Three is trouble on the horizon. The uprising in 1989 was not so much about students, but about factions within the Chinese hierarchy fighting for control. Sort of like what is happening in America today – the hard-line were opposed to the newer liberal direction the Party Leadership reformers were taking China in, and made their move. The hard-liners won. But make no mistake, no matter what the Western propaganda says, this was an internal conflict within the party leadership.

            There can be NO capital flight from China. This is a fallacy. Unlike the greenback, the yuan is worthless outside of China, so taking it out of the country does not make sense. The issue is NOT the flight of Chines capital, it is the flight of foreign reserves. But these foreign reserves are useless in China. They are useless in building Chinese capacity.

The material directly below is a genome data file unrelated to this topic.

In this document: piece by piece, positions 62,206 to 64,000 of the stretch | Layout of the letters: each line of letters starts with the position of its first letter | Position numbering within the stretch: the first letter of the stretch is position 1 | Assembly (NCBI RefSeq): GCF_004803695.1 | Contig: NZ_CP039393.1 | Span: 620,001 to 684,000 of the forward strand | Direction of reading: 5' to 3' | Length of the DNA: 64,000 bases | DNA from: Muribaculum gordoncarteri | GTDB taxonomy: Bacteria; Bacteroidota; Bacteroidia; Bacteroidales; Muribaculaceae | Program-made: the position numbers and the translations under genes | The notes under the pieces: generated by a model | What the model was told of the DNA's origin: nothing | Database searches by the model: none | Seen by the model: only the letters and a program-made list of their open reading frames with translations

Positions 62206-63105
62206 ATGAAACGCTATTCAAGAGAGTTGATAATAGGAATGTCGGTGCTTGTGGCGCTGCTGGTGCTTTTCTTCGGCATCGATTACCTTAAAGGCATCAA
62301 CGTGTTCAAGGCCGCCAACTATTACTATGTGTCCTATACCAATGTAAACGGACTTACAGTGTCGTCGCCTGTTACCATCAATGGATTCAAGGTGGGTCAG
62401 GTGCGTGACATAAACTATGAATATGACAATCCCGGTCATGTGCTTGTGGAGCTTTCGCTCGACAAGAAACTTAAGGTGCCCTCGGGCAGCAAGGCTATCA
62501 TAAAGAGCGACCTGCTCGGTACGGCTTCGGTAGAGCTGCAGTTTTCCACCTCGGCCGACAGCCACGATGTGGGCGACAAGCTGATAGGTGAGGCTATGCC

But the real fight being waged by party politics in China is the pressure of the Westernized capitalists (your oligarchs) who want to continue the gravy train of foreign capital, and the Chinese socialists (Xi) who demand that this capital be used for the benefit of the Chinese people.

            Xi is consolidating his military and judicial power base to win this battle before it leads to another uprising, and keep a lid on it. He intends for more level heads to prevail, by removing the heads of the capitalists before they can muster popular support.